2017 legislative priorities
Surprise billing (ESHB 2114 "Protecting consumers from charges for out-of-network health services")
Surprise billing happens when a person is treated by a medical provider they believe is in their health plan network, but is not. In this situation, consumers will often be charged an additional amount by the provider over and above expected out-of-pocket costs. This bill would take consumers out of the middle of billing disputes between insurers and providers.
- Complete bill (leg.wa.gov) (PDF, 187KB)
- Bill history (leg.wa.gov)
- March 28th Hearing in the Senate Committee on Health Care at 10:00 AM
Medical privacy (SHB 1043 and SB 5124 "Addressing non-public personal health information")
The Office of the Insurance Commissioner (OIC) routinely receives health care information as part of a consumer’s complaint or during our examinations of insurers. When we receive a public records request, we have no way to withhold this personal and sensitive information. This proposed bill would allow the OIC to protect the privacy of health information we receive.
- Complete bill (leg.wa.gov) (PDF, 20KB)
- Bill history (leg.wa.gov)
- Companion bill SB 5124 (leg.wa.gov) (PDF, 20KB)
- Companion bill history (leg.wa.gov)
Eliminate K-12 study (HB 1042 "Eliminating the Office of the Insurance Commissioner's school district or educational service district annual report")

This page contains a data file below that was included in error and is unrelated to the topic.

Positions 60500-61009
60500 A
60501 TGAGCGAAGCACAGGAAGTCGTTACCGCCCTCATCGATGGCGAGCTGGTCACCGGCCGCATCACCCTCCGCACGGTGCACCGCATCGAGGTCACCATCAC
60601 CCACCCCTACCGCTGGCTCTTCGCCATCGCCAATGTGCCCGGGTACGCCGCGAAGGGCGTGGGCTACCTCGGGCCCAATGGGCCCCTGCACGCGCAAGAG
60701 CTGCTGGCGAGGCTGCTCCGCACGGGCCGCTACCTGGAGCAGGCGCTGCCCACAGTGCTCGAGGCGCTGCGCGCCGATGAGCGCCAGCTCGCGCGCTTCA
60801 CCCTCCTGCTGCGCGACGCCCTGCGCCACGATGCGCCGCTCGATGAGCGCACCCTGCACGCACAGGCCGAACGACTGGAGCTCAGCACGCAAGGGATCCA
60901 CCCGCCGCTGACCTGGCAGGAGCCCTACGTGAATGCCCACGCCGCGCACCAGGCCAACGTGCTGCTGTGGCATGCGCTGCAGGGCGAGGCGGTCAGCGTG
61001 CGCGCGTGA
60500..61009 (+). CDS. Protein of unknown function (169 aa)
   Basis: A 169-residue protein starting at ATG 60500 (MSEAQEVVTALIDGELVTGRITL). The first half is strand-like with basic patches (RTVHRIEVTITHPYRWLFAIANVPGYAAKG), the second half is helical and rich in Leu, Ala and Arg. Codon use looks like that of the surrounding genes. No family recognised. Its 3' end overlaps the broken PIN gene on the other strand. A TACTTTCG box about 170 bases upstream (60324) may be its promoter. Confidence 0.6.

In 2012, the legislature required every school district in the State of Washington and their insurers to submit annually to our office data about the health plans and benefit packages offered to district employees. Every year, our office is required to prepare and submit a report on this data. This bill would eliminate the requirement to submit data and prepare a report.
Amend small business retirement plan legislation (HB 1850 "The review of investment options to be included in the small business retirement marketplace")
In 2015, the legislature passed a bill creating a small business retirement marketplace regulated by the Department of Commerce. This bill contains a technical correction to make it clear that our agency's role in regulating the small business retirement marketplace is limited to confirming that life insurance or annuity products being sold in the small business retirement marketplace have been approved for sale in Washington state by the OIC.
Surplus line broker licensing (SHB 1027 and SSB 5007 "Addressing surplus line broker licensing")
This proposed legislation requires surplus line brokers to obtain an insurance producer license, except nonresident surplus line brokers who possess a surplus line broker license (or its equivalent) in their home state. Surplus line brokers moving to Washington state have 90 days to apply for a license without having to take the state exam.